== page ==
Shoebox Week

We have in the past packed shoeboxes. It has been a congregational mission running up to Advent, but it was distributed. We provided boxes and info and delivery, but asked individuals to pack their own box. One of our members in the pictures below had done this with her mother. They had been trying to double the number of boxes they did each year and when her mother passed away it became something of a memorial. But now she was looking to double from 18 to 36. The individual approach wouldn’t work so well. She engaged the women’s group and they took it on as a mission. Those in the congregation could still pack their own, but we also asked started to ask for specific items, like 36 toothbrushes and 6 dyno-trucks (for the mid-boys) and baby-dolls for the girls. Also soccer balls (deflated w/pump) for the older kids. If you couldn’t pack your own, some of these smaller items were within reach. A big help from Thrivent action grants as well. A Thrivent T-shirt is in each of those bags. Maybe not the advertisement they were thinking of, but good. Last night they packed all those boxes. Plus it looks like we will get roughly a dozen pack your own. Margaret met her goal. (No idea how we meet next year.) And I have to add that we met a personal goal that I had. When I started encouraging this I had hopes that we would reach a total number of boxes equal to every family in the congregation. With this year it looks like we will have done that. And with how it was collected, I think we got much deeper participation than we ever could have each alone. A beautiful example of “Life Together”.

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The medium is the message

That was of course Marshall McLuhan bemoaning the vast wasteland of TV. The more serious point is that particular mediums (TV, books, radio, talking, letters) are not just tubes to deliver something, but they mold or form the message itself. Books are solitary, serious and heavy. TV is fast and visual. i.e. you can’t capture Moby Dick on TV.

In regard to the Christian life the medium has meaning when THE WORD is a core concept, when by the foolishness of preaching THE WORD is given. Can you find THE WORD in this new medium of blogging, and if so, how does it effect it?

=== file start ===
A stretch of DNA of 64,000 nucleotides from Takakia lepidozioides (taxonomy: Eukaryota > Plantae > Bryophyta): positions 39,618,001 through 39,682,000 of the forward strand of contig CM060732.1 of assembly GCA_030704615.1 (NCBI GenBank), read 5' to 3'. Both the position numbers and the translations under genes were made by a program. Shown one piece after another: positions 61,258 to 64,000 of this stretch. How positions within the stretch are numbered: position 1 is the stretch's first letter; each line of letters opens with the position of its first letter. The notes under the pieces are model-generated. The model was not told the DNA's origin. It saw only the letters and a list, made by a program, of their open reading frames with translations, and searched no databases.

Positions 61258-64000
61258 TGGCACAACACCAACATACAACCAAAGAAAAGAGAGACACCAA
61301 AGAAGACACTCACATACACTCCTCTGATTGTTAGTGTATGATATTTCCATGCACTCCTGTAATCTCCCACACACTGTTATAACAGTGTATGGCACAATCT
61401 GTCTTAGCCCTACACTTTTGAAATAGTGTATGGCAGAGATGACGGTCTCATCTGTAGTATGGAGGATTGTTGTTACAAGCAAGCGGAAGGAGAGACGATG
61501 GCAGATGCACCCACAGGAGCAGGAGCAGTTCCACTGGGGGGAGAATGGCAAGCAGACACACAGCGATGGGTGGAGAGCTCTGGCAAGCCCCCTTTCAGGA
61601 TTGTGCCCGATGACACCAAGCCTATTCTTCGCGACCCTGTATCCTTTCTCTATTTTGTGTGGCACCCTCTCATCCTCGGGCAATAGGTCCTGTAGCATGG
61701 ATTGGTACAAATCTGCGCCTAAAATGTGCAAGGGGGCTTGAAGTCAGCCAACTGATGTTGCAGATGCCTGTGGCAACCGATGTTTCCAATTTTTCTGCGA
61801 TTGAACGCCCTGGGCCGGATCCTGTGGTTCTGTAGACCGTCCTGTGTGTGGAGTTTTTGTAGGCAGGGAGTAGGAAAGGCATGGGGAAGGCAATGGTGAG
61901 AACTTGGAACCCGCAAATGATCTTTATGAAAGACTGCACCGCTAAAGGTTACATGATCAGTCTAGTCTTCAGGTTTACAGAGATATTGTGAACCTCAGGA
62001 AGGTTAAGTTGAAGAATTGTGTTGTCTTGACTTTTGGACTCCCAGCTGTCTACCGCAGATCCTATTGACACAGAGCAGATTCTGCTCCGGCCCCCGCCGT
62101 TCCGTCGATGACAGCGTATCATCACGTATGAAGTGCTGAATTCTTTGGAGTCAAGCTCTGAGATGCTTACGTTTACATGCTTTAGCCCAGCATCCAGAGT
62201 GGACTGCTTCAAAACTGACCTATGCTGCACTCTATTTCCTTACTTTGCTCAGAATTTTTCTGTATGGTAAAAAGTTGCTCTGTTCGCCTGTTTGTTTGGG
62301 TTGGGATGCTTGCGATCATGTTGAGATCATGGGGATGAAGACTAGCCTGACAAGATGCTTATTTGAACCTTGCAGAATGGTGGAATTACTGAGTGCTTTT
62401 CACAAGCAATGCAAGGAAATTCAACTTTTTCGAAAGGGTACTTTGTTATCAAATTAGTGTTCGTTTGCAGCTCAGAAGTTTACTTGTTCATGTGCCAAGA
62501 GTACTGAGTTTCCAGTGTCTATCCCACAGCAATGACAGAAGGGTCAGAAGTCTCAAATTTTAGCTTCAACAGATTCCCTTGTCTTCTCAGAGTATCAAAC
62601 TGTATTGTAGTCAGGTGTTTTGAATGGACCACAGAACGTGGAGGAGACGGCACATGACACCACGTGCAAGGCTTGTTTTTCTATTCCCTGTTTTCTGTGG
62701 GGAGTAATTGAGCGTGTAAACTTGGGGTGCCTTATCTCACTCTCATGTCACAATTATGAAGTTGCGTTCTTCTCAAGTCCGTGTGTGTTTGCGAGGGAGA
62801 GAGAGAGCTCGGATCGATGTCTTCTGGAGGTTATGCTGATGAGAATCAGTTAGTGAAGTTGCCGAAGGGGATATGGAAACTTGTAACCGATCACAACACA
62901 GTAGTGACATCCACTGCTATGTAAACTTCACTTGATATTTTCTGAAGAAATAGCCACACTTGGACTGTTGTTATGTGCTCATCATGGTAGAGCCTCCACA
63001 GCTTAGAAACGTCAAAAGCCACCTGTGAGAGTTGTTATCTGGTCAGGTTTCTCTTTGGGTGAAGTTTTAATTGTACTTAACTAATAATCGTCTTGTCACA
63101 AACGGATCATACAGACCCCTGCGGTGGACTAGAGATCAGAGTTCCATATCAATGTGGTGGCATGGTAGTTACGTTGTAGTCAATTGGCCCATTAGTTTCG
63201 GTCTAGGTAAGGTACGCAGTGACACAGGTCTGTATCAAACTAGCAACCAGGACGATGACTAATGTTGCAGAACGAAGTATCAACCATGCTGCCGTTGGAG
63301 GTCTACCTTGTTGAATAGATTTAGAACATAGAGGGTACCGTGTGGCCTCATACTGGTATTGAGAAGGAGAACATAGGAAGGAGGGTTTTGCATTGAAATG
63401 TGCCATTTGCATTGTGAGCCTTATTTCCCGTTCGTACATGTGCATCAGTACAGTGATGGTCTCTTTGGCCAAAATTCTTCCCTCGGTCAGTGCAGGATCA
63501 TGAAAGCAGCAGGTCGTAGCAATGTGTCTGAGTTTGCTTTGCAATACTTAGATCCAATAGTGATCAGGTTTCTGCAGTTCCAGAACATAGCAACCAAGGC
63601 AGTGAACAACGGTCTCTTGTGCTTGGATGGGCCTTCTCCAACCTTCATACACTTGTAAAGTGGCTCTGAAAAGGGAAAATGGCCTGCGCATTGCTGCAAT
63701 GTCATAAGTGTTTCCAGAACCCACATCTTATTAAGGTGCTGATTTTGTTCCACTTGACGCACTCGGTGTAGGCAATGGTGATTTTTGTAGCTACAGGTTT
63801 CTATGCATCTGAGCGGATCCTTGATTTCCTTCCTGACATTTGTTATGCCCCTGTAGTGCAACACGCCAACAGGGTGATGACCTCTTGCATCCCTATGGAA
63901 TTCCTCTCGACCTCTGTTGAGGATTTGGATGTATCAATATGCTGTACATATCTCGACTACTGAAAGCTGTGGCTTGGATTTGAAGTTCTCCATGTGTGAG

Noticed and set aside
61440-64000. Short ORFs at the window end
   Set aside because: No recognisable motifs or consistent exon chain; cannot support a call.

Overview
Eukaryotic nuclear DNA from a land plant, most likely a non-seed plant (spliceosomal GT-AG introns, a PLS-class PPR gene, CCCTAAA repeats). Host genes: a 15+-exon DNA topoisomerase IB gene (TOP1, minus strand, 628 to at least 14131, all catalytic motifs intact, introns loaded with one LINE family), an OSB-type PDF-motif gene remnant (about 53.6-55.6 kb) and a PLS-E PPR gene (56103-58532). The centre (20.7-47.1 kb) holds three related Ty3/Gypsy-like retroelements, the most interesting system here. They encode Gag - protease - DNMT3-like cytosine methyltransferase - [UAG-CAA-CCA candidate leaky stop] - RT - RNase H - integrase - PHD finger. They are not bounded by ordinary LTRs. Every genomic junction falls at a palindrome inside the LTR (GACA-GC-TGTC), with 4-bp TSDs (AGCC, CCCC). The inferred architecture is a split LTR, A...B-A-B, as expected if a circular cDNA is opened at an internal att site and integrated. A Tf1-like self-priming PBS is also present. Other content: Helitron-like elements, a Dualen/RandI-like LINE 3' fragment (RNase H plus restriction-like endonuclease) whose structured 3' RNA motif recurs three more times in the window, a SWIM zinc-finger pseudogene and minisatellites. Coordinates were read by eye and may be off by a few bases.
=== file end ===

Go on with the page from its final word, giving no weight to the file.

Ben Myers has an interesting post and journal article on the Blog as a place for theology. He is perhaps uniquely qualified to discuss this because of his blog which was one of the first to practice Theology in this new medium.

Two quotes – “One no longer publishes and defends an authoritative statement; instead, one participates in a continuing conversation in a collective enterprise…a process that foregrounds dialogue, accountability and self-correction.”

To me that is hopeful. It means that the blog foregrounds the need for ongoing repentance. It also means learning to live in a community defined by repentance and absolution. Things that are remarkably similar to what the local congregation is supposed to be, a gathering of sinners seeking God’s Word of absolution and attempting to live it out.

Second Quote – “The fact that one’s writing is not understood as a fixed artifact means one is free to write about many things…in this respect, theological discourse begins to inch closer toward the work of pastors and clergy, who are constantly challenged to utilize their theological resources in order to address new, unanticipated problems and solutions.”

Also somewhat hopeful. We all have a theology whether we know it or not. Theology shouldn’t be strictly formal things. I’m thinking of the biblical instruction to talk about these things when you walk and when you sit, when you lie down and when you rise (Duet 6:7). Anything that encourages that and not a stultifying seriousness is a good freedom. Do we get things wrong? Yep. Is that a big problem? Not if we remember the first point – repentance.